The part of New York State popularly known as the Central-Leatherstocking Region encompasses several counties — Schoharie, Broome and Oneida — where my great, great grandfather Arthur Bull and my other Bull ancestors worked as leather tanners during the 19th century.
This made me curious: What was the tanning industry like back then? And were there work-related reasons why Arthur Bull and his family relocated so frequently, both before and after the U.S. Civil War?
In the 1800s, the tanning trade required a location with adequate water power, good transportation to bring in animal hides, and enough hemlock and oak trees for the requisite tannin to process those hides into leather.
The Catskills area bordering New York’s Hudson River — where Arthur Bull learned the tanning trade — had all of these in abundance in the early 19th century, as outlined in Augustus Ostow’s excellent environmental blog post The Catskill Tanning Industry.
The work itself was a physically demanding, grisly business, with open vats of fermenting hides — as depicted in the photo above — sending up quite a stench. Yet the need for domestically produced leather kept most Catskills tanneries active until the mid 1800s.
Eventually, however, forests became depleted through overuse by the tanning industry. That and an economic recession from 1833-1840 — which caused leather prices to plummet — likely prompted some Catskills tanners to pick up and relocate.
Moving for work
Among those who moved was the family of origin of my great, great grandfather Arthur Bull. By 1855 they had left the Catskills area and settled in the Town of Conklin, Broome County, N.Y. — in the state’s Central-Leatherstocking Region — where Arthur, his father Jeremiah and brother Milo were listed as tanners in the 1855 New York State census.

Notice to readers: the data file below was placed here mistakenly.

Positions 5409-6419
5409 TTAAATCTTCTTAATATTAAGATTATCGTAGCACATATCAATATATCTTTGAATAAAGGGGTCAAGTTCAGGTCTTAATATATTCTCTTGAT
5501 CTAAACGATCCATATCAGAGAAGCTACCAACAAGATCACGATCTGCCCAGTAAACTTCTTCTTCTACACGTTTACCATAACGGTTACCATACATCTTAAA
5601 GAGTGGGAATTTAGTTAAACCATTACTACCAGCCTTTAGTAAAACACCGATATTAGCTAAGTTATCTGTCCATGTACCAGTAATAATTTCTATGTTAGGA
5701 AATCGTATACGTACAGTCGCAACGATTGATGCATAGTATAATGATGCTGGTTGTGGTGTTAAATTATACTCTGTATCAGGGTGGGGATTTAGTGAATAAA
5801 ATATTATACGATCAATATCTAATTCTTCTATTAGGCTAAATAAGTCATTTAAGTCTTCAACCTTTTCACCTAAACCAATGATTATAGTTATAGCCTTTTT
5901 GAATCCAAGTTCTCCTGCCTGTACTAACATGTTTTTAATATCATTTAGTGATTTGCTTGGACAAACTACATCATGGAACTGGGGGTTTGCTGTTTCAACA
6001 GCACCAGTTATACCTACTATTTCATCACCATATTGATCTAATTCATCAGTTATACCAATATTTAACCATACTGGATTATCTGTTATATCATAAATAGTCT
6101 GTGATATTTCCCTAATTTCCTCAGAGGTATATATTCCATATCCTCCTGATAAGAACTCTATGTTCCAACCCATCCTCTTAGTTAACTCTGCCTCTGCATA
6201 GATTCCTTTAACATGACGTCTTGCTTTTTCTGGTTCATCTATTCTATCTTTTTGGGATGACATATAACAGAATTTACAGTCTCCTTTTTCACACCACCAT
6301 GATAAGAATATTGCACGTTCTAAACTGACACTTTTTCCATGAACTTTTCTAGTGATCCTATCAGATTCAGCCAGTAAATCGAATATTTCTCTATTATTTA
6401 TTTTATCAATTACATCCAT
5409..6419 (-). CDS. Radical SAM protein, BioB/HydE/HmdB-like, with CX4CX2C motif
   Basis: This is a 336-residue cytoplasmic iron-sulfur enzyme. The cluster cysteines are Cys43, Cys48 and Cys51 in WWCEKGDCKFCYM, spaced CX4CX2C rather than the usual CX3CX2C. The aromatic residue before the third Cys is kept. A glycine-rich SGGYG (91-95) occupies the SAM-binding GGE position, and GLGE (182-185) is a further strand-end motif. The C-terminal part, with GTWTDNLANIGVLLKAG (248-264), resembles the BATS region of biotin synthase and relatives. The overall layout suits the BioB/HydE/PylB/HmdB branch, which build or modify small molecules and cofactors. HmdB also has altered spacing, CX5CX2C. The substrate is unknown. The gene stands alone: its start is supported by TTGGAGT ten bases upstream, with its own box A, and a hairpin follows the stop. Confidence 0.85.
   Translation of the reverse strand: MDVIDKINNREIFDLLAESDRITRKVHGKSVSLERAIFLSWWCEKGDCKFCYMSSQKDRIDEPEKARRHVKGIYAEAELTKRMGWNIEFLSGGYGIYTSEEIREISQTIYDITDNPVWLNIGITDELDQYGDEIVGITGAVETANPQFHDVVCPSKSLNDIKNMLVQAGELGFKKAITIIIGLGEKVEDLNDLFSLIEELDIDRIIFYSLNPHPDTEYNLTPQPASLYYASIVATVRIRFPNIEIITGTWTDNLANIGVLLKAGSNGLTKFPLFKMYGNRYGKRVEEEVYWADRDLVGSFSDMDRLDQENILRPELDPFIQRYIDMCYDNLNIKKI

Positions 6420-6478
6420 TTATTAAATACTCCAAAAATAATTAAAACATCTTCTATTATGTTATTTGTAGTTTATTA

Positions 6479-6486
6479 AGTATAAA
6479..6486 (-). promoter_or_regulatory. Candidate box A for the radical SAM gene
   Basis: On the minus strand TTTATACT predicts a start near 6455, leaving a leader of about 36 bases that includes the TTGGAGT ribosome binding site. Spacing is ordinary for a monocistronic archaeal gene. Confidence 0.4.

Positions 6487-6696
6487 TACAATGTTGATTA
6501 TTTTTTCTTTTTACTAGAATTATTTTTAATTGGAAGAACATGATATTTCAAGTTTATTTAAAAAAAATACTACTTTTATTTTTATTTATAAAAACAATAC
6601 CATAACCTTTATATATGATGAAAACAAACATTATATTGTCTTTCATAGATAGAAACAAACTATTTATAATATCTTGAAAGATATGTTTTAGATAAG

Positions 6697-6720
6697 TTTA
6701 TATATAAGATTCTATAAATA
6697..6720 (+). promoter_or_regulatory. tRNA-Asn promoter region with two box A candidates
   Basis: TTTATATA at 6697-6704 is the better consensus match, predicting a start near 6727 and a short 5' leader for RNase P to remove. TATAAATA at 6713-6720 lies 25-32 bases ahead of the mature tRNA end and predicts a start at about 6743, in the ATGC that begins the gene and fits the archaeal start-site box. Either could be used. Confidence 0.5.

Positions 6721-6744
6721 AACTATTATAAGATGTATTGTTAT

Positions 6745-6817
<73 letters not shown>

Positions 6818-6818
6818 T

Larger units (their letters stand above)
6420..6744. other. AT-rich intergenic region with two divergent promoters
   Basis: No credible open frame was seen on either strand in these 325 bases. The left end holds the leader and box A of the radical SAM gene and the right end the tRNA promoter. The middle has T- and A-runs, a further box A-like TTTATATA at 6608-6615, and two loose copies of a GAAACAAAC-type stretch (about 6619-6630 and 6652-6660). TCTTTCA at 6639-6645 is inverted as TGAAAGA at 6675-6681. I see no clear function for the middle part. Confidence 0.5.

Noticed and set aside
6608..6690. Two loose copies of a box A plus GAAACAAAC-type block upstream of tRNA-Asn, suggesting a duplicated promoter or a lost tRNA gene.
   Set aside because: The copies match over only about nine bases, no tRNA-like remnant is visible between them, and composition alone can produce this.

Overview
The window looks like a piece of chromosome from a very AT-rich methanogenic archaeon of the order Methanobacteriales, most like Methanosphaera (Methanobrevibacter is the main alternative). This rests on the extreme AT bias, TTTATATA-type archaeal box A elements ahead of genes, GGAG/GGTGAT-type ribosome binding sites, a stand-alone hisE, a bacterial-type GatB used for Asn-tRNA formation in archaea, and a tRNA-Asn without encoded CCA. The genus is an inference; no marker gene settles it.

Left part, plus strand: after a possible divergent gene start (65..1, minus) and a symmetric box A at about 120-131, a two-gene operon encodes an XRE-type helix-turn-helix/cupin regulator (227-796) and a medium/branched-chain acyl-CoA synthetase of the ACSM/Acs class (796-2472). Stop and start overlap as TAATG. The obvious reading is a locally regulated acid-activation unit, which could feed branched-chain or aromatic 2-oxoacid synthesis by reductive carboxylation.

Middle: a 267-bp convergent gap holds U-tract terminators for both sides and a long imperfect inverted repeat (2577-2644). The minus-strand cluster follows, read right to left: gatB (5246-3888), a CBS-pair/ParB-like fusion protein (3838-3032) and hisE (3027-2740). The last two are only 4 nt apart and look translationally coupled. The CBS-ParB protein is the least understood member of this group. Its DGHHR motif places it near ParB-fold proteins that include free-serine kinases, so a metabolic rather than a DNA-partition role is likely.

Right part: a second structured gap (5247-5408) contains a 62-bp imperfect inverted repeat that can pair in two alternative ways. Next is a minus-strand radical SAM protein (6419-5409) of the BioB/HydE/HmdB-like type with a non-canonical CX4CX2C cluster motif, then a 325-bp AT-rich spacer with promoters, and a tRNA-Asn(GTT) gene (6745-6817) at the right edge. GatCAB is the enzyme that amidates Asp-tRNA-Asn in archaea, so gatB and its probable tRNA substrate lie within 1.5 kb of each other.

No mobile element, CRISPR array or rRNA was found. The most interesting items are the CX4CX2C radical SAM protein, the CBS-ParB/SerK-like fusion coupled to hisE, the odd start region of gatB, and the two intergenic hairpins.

This move was the first of many for Bull family members as they followed the booms and busts of the leather tanning trade to start over again and again in new, forested locations.
Judging by the birth locations and ages given for Arthur’s children in the 1865 New York State census for Town of Conklin, Broome County, N.Y, he and his wife Mary Elizbeth (Blakeslee) Bull lived in three different locations during the nine years between their 1856 marriage and the end of the U.S. Civil War:
- Pennsylvania in 1858 [most likely in Susquehanna County just south of Broome County, N.Y.],
- Delaware County, N.Y., in 1860, and then back to
- Broome County, N.Y., until at least 1865.
Nor was that the end of their moves around the Empire State. More in the next post as I continue on the trail of my great, great grandfather Arthur Bull’s civilian life before and after the U.S. Civil War.
© 2015 Molly Charboneau. All rights reserved.